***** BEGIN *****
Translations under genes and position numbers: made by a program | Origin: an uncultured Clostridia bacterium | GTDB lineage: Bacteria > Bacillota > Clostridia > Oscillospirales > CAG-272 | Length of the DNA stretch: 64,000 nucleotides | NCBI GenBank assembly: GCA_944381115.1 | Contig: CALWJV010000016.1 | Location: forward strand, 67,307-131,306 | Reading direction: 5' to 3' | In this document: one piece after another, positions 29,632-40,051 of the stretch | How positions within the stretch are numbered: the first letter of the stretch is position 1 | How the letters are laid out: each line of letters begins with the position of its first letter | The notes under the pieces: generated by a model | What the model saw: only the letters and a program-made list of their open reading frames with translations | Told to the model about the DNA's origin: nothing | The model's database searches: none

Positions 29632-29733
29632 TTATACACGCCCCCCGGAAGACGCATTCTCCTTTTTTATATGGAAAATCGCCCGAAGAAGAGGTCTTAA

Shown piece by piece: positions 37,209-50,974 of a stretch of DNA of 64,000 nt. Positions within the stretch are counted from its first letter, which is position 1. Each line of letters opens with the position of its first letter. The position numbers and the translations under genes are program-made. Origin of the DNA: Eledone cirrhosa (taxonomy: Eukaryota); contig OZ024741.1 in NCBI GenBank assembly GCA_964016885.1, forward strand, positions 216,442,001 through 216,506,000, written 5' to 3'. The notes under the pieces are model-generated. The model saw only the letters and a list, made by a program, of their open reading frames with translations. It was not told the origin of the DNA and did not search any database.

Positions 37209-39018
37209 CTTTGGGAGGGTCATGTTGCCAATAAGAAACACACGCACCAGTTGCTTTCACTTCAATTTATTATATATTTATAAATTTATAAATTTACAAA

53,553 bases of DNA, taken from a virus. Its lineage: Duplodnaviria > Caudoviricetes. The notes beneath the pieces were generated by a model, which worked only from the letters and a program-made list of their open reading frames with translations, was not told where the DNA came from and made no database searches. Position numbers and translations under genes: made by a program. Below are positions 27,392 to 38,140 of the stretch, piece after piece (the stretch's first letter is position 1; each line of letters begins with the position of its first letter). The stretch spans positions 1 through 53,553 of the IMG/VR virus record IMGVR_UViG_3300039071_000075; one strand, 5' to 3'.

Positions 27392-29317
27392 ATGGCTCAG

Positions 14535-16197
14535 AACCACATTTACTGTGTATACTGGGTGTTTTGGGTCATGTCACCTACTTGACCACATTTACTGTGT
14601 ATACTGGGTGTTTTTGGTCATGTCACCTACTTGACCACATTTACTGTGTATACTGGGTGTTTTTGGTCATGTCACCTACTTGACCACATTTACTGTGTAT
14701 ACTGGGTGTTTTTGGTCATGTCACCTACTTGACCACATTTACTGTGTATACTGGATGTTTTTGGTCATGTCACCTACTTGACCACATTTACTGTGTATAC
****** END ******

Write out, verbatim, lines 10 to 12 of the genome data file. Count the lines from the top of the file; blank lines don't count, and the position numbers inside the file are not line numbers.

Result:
Positions 14535-16197
14535 AACCACATTTACTGTGTATACTGGGTGTTTTGGGTCATGTCACCTACTTGACCACATTTACTGTGT
14601 ATACTGGGTGTTTTTGGTCATGTCACCTACTTGACCACATTTACTGTGTATACTGGGTGTTTTTGGTCATGTCACCTACTTGACCACATTTACTGTGTAT